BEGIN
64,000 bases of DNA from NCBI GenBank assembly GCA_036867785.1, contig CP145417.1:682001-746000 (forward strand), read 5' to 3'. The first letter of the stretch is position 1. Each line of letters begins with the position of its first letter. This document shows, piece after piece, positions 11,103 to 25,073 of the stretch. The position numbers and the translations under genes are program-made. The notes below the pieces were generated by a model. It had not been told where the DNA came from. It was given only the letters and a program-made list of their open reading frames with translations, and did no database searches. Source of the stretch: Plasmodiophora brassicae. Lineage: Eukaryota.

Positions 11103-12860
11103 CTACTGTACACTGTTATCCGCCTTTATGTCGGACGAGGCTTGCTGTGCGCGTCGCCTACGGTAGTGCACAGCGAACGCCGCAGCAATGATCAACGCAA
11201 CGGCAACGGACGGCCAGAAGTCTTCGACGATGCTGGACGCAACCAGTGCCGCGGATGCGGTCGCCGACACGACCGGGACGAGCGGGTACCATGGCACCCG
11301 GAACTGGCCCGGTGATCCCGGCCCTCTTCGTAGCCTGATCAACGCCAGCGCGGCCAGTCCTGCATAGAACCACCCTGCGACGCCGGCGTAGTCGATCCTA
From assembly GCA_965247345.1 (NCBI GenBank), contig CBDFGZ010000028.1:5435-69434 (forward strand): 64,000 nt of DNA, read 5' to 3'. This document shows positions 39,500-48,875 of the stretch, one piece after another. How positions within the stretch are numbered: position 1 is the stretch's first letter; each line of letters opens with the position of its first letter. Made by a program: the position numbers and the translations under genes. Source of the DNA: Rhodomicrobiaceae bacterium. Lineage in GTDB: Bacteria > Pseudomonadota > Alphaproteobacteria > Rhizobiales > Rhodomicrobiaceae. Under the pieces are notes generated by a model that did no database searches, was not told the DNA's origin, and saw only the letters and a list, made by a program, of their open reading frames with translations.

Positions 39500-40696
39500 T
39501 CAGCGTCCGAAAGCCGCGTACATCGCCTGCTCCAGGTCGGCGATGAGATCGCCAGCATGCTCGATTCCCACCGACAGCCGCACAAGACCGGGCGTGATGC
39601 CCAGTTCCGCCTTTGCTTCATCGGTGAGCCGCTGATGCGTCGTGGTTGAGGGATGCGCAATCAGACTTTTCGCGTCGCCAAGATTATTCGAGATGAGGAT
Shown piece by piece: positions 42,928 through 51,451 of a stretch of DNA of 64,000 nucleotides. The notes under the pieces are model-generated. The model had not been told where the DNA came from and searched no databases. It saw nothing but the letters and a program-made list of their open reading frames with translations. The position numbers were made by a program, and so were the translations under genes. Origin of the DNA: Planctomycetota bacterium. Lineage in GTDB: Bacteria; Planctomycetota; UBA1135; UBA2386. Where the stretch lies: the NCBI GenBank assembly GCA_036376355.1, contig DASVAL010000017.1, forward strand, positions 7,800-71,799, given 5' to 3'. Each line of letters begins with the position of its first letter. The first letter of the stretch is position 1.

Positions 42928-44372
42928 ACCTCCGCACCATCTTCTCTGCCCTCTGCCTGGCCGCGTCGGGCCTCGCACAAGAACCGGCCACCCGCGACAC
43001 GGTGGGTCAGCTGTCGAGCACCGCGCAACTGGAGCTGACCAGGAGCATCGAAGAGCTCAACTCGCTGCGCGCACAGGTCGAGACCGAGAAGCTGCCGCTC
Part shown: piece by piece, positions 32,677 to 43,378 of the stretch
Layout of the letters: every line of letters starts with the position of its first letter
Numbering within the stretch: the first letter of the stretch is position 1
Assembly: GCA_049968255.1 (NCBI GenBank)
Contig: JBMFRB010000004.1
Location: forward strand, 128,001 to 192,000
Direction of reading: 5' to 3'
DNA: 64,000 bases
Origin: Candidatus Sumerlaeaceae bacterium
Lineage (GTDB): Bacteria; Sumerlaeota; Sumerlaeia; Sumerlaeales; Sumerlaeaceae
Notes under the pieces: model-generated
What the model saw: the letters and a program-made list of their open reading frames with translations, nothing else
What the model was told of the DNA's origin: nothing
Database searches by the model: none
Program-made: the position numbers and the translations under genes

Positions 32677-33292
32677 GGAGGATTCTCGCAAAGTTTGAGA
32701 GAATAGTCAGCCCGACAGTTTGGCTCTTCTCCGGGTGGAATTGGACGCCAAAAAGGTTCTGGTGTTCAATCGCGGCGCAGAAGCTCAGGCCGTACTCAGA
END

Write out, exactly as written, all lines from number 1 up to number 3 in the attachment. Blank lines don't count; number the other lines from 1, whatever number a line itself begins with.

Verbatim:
64,000 bases of DNA from NCBI GenBank assembly GCA_036867785.1, contig CP145417.1:682001-746000 (forward strand), read 5' to 3'. The first letter of the stretch is position 1. Each line of letters begins with the position of its first letter. This document shows, piece after piece, positions 11,103 to 25,073 of the stretch. The position numbers and the translations under genes are program-made. The notes below the pieces were generated by a model. It had not been told where the DNA came from. It was given only the letters and a program-made list of their open reading frames with translations, and did no database searches. Source of the stretch: Plasmodiophora brassicae. Lineage: Eukaryota.

Positions 11103-12860
11103 CTACTGTACACTGTTATCCGCCTTTATGTCGGACGAGGCTTGCTGTGCGCGTCGCCTACGGTAGTGCACAGCGAACGCCGCAGCAATGATCAACGCAA